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George Dawe General Alexei Yermolov oil painting


General Alexei Yermolov
Painting ID::  725
George Dawe
General Alexei Yermolov
1823 The Hermitage, St.Petersburg

   
   
     

George Dawe V.G.Madatov oil painting


V.G.Madatov
Painting ID::  726
George Dawe
V.G.Madatov
The Hermitage, St.Petersburg

   
   
     

George Dawe Madatov (san 05) oil painting


Madatov (san 05)
Painting ID::  20974
George Dawe
Madatov (san 05)
INV No 8094

   
   
     

George Dawe Portrait of the Empress Alexandra Feodorovna of Russia oil painting


Portrait of the Empress Alexandra Feodorovna of Russia
Painting ID::  80724
George Dawe
Portrait of the Empress Alexandra Feodorovna of Russia
1820s cjr

   
   
     

George Dawe Portrait of Alexander von Benckendorff oil painting


Portrait of Alexander von Benckendorff
Painting ID::  81309
George Dawe
Portrait of Alexander von Benckendorff
Portrait of Alexander von Benckendorff (xxxxxxxxx xxxxxxxxxxxxx xxxxxxxxxx, 1783-1844), a Russian Lieutenant General. Date 1822(1822) cjr

   
   
     

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     George Dawe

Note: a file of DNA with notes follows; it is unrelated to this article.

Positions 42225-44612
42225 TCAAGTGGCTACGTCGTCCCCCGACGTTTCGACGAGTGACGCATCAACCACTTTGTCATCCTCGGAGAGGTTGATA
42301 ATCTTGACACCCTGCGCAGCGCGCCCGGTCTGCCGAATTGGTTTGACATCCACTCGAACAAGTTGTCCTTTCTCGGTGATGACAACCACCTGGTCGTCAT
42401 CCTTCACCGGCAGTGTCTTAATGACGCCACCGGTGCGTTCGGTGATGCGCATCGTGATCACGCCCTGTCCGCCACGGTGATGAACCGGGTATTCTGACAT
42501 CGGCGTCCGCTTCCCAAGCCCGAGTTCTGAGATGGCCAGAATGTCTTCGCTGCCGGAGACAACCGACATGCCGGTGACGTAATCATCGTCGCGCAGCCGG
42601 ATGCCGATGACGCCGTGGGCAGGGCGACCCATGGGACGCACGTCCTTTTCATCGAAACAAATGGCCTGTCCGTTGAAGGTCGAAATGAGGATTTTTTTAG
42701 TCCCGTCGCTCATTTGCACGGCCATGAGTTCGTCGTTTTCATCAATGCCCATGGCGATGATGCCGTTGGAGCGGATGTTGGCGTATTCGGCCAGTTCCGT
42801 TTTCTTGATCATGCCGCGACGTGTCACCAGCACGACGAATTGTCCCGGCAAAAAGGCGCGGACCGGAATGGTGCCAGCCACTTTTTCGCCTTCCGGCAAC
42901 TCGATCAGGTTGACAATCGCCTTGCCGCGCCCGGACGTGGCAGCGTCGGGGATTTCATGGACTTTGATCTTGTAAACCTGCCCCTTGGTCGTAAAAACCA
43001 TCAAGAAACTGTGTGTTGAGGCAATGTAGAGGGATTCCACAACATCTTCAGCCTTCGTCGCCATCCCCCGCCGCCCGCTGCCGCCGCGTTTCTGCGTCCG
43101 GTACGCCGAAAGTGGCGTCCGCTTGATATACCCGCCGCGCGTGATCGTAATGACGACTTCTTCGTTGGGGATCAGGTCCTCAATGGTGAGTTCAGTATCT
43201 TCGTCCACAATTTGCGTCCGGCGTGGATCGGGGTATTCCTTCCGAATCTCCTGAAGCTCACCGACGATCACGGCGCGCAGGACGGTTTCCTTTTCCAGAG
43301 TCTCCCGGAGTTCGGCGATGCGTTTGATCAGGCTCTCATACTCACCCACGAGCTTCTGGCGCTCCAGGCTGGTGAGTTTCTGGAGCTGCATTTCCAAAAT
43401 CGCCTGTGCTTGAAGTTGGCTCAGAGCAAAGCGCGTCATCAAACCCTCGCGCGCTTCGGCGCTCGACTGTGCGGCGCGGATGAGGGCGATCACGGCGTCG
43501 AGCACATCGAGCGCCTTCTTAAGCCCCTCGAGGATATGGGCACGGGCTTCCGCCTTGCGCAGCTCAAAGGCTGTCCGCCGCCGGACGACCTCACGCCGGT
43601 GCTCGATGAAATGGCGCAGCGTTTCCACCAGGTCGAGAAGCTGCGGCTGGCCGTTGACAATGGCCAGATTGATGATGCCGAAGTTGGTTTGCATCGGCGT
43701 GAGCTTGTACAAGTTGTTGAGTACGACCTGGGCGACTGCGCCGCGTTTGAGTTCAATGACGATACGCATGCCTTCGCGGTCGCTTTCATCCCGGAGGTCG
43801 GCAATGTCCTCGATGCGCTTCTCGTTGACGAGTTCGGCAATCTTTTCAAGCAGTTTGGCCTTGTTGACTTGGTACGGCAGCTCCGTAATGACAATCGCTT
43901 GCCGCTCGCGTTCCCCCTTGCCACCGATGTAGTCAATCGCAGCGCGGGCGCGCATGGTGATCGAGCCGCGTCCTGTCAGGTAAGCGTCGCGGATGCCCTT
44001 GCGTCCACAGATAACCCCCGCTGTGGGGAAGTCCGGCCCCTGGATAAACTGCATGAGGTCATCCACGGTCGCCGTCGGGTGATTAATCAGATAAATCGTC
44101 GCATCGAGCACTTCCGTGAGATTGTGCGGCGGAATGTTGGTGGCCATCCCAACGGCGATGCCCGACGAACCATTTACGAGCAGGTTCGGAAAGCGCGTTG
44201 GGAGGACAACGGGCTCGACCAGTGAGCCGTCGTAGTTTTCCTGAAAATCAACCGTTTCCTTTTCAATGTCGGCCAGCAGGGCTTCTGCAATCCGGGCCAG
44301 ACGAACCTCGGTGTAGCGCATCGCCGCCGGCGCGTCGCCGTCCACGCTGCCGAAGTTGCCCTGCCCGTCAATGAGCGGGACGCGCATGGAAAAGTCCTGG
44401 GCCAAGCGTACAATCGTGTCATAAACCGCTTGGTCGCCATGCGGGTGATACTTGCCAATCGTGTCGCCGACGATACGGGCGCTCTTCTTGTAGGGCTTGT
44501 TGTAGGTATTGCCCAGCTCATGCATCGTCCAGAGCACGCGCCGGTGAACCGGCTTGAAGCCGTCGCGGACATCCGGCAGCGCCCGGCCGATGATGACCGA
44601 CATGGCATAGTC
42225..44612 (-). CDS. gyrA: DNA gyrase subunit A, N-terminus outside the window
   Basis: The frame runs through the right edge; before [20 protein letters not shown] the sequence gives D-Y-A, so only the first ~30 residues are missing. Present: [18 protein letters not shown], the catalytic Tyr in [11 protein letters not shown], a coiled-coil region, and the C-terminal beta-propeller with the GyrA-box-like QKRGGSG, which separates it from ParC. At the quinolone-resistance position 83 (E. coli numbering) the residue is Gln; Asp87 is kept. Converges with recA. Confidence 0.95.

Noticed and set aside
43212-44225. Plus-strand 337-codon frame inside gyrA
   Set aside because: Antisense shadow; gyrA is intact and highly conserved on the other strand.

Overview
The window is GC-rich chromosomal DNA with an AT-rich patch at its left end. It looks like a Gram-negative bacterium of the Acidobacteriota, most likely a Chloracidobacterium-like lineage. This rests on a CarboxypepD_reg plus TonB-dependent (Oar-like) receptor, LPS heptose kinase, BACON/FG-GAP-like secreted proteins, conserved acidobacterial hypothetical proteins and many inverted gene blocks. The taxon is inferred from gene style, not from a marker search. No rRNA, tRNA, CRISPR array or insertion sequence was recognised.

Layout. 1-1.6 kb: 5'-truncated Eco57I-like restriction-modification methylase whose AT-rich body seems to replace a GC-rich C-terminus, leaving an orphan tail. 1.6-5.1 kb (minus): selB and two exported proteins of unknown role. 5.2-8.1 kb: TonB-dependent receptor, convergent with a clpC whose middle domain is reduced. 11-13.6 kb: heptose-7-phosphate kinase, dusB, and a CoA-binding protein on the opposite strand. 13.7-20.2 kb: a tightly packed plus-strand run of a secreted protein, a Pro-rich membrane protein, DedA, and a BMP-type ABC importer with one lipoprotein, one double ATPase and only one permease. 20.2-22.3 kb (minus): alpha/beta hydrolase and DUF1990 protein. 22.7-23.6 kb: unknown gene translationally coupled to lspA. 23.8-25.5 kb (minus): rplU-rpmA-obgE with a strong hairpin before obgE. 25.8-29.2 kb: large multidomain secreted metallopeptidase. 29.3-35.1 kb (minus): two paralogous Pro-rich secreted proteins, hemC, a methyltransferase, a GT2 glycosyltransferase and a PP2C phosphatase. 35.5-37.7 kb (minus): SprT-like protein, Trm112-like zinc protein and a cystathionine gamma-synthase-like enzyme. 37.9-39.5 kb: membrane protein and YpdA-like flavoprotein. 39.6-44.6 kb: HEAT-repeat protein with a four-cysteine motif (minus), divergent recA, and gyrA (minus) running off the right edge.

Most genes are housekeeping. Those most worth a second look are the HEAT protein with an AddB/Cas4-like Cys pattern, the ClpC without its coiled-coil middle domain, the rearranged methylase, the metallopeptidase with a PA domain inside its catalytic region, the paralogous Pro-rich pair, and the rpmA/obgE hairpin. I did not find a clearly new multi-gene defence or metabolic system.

1781-1829 British George Dawe Locations English painter and writer. He was the son of the mezzotint engraver Philip Dawe who taught him engraving. He continued to concentrate on engraving when he entered the Royal Academy Schools, London, in 1796, producing portraits until 1802, when he turned to history painting. In 1803 he won a gold medal and the following year made his d?but at the Royal Academy, where he exhibited until 1818, often showing such anecdotal and literary works as Imogen Found in the Cave of Belarius (exh. RA 1809; London, Tate). He was elected an ARA in 1809 and an RA in 1814 and soon afterwards returned to portrait painting. In 1816 he painted a number of portraits of George IV daughter Princess Charlotte (e.g. London, N.P.G.), several of which were engraved. In 1817 he went to Brussels and was present at the review of the allied troops by Arthur Wellesley, 1st Duke of Wellington in Cambrai. Soon afterwards he was invited by Tsar Alexander I of Russia to paint the portraits of all the senior officers who had taken part in the Napoleonic Wars. He travelled to St Petersburg in 1819 where, over the next nine years, he painted nearly 400 portraits. These were placed in a specially built gallery (destr.) in the Winter Palace in St Petersburg. He returned briefly to England in 1828 before travelling to Berlin, where he painted the portraits of Ernest Augustus, Duke of Cumberland (1828; London, N.P.G.) and Frederick William III, King of Prussia (1828; untraced). From Berlin he moved to St Petersburg and then to Warsaw before being forced by illness to return to England, where he died shortly afterwards. His book The Life of George Morland with Remarks on his Works (1807) is both a lively account of his godfather dissipated lifestyle and a fairly critical appreciation of his work.

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